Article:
Arias also argues that Officer LaCroix' justification for quick entry -- fear of evidence destruction -- was not supported by the facts. This argument is inapposite, because 18 U.S.C. § 3109 does not require a condition akin to an "exigent circumstance" prior to forcible entry. We affirm the district court's finding that the officers complied with the knock and notice provisions of 18 U.S.C. § 3109.

III. Sufficiency of the evidence

Bantula, Romero, Avana, and Arias argue that the evidence was insufficient to support their convictions. Evidence at trial is sufficient to support a conviction if "viewing the evidence in the light most favorable to the prosecution, any rational trier of fact could have found the essential elements of the crime beyond a reasonable doubt." United States v. Calabrese, 825 F.2d 1342, 1348 (9th Cir. 1987).

The elements of conspiracy are: 1) an agreement to accomplish an illegal objective, 2) one or more acts in furtherance of the illegal purpose, and 3) intent to commit the underlying substantive offense. United States v. Penagos, 823 F.2d 346, 348 (9th Cir. 1987). Knowledge of and participation in a conspiracy may be inferred from circumstantial evidence and from evidence of the defendant's actions. United States v. Batimana, 623 F.2d 1366, 1368 (9th Cir.), cert. denied, 449 U.S. 1038 (1980). Once there is evidence of a conspiracy, proof of only a "slight connection" between the defendant and the conspiracy is sufficient to convict. United States v. Guzman, 849 F.2d 447, 448 (9th Cir. 1988). When a defendant is found guilty of conspiracy, he may be convicted of substantive violations committed by co-conspirators. United States v. Torres-Rodriguez, 930 F.2d 1375, 1382 (9th Cir. 1991).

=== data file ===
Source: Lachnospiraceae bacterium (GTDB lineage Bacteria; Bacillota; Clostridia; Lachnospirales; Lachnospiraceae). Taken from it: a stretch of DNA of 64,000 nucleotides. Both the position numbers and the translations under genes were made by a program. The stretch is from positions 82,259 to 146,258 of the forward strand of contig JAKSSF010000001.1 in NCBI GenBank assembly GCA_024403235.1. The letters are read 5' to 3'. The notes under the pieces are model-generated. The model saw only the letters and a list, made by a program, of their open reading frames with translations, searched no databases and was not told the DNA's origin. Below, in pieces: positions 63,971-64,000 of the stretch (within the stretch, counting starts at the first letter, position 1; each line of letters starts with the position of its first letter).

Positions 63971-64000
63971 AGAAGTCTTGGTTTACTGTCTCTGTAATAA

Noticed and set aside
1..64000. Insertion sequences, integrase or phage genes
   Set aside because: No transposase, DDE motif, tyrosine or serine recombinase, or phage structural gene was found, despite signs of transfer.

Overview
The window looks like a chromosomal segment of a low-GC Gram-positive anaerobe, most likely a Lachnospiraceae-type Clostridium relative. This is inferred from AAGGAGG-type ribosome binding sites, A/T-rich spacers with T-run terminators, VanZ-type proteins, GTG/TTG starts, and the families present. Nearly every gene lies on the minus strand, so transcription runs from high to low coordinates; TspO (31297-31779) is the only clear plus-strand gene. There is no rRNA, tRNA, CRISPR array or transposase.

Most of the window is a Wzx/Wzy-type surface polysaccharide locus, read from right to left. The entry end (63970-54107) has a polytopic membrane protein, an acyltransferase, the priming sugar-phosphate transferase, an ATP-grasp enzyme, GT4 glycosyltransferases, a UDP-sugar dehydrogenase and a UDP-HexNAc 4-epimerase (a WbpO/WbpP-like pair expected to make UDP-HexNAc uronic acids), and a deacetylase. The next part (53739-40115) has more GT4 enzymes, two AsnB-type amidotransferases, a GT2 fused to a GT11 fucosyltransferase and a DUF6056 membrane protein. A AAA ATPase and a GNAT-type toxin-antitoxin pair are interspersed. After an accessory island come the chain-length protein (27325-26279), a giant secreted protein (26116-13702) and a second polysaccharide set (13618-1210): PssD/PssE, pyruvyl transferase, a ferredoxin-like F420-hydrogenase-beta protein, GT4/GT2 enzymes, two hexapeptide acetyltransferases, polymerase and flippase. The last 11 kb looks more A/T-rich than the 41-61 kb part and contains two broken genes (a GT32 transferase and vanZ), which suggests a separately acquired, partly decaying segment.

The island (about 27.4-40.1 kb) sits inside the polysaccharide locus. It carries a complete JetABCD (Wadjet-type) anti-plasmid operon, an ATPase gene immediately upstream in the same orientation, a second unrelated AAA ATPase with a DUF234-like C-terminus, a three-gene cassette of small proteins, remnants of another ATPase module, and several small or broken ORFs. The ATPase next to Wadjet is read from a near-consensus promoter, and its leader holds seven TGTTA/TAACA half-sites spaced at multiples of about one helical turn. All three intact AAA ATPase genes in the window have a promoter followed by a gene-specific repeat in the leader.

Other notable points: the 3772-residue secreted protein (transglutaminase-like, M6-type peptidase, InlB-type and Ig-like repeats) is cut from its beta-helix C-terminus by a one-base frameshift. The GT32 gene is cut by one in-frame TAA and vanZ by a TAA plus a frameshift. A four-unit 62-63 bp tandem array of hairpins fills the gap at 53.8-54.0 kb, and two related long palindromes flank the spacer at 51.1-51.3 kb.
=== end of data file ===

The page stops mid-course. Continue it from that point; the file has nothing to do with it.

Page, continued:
The crime of possession with intent to distribute cocaine has three elements: a defendant 1) knowingly, 2) possessed the cocaine, 3) with an intent to distribute it. United States v. Ocampo, 937 F.2d 485, 488 (9th Cir. 1991). A person may not be convicted unless he knows contraband is present and he is capable of exercising dominion and control over the contraband. United States v. Behanna, 814 F.2d 1318, 1319 (9th Cir. 1987). Possession may be actual or constructive. Constructive possession may be shown by proof that the defendant participated in ...